MICHAEL Valkanis first felt the coaching bug bite when he was playing in Greece in his mid 20s.
And, thrust in to the interim coaching role at Melbourne City last week after the shock departure of John van ‘t Schip, the Victorian says he plans to enjoy his new role for as long as it lasts.
Soccer was always Valkanis’ calling given he started rising through the South Melbourne junior ranks from the age of six.
Growing up in Armadale and later Glen Waverley, the De La Salle College student achieved a “lifelong dream” of playing for South’s senior team in 1993, before his career took him to Greece in 1996 and back to the National Soccer League in 2002.
The defender thought his return to Australia would be with South.
“But life springs up opportunities, ones that you don’t expect sometimes, and Adelaide City came in for me,” Valkanis told the Herald Sun.
“Honestly, it probably ended up being one of the best decisions of my life. Because when you look back it at you don’t realise how significant a decision it was in terms of where I was going to go next.”
A season at Adelaide City morphed into a season with start-up club Adelaide United, which then turned into an A-League career with the Reds, a club he would go on to captain.
While there he played one game for the Socceroos, a 2006 Asian Cup qualifier against Kuwait — “something I keep telling my sons about” — and then, once he retired in 2009, he moved into the club’s coaching ranks.
Management, he said, was something he had contemplated for a while.
“It was probably back when I was in Greece when I was about 26, a couple of years before I came back to Australia,” he said.
“I was really into it and that’s when I really started taking notes and listening more to coaches.
“It was a natural course that I took. I was also captain of my club in Greece for four years, so I took on a lot more responsibility.
“Being a defender I was always also very vocal at the back, organising things. You take that natural next step.”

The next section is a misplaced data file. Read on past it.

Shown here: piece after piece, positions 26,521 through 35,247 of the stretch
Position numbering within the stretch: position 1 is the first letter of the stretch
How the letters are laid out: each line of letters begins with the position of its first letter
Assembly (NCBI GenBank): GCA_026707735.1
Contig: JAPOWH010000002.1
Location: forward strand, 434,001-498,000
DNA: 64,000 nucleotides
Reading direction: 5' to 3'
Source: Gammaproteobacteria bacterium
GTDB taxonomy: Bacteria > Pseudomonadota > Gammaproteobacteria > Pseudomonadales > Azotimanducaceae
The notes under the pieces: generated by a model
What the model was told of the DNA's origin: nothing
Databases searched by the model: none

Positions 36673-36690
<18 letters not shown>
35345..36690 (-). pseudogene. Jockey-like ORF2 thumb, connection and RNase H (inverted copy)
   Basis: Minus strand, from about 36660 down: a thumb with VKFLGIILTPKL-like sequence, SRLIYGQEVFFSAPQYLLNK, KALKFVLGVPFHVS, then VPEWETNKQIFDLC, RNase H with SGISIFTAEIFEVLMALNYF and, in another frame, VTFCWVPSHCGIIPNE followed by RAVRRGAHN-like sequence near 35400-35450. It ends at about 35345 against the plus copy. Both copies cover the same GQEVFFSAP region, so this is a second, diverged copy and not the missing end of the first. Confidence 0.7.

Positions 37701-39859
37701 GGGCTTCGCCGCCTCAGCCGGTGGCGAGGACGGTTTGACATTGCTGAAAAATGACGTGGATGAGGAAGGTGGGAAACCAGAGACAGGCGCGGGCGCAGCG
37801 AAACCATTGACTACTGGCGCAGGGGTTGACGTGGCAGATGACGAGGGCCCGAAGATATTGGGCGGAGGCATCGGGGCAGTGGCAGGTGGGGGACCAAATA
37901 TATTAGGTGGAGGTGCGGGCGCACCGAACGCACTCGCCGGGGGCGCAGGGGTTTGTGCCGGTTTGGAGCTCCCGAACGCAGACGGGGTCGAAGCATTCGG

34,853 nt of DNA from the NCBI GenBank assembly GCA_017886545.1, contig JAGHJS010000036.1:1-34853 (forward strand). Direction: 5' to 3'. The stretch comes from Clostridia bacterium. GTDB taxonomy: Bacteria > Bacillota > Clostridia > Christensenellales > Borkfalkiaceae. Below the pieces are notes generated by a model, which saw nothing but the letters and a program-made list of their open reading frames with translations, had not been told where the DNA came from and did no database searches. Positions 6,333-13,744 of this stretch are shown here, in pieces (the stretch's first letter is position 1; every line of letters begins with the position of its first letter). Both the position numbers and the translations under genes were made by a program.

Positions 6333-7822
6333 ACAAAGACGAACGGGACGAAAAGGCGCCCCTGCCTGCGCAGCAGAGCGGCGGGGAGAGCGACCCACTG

But just because he was a defender doesn’t mean that he plans on becoming a dour coach.
“I like attacking football,” he said.
“And when I look back at it now, in terms of the philosophy I believe in and how I like teams to play, I had a lot of those coaches in Greece as well.”
Valkanis is a huge wrap for Josep Gombau, who he worked under at Adelaide, particularly on the player management side of coaching.
The 42-year-old said the most valuable experience for him was working with Gombau for Adelaide’s senior team in the morning and then implementing his learnings in his role coaching the club’s youth team in the afternoon.
“Those three years, including the team with Gui Amor — same philosophy — was really six years of experience for me,” he said.
“It was double the workload, but I loved it.”
Valkanis is coy as to whether or not he thinks he is the man to take City forward in the long-term.
But as long as he’s in the role, Valkanis says he is living the dream.
“I’ve always wanted to be a head coach.
“But at the same time, when you’ve come out of the game, you can be in a rush to do that.
“Whenever it will be it will be. Right now at City I’m in charge and I’m going to enjoy it because I love doing what I do.
“But all we can do now is focus on each game and then let nature take its course.”
© 2016 Herald Sun | This article first appeared in the Herald Sun on 11 January 2017.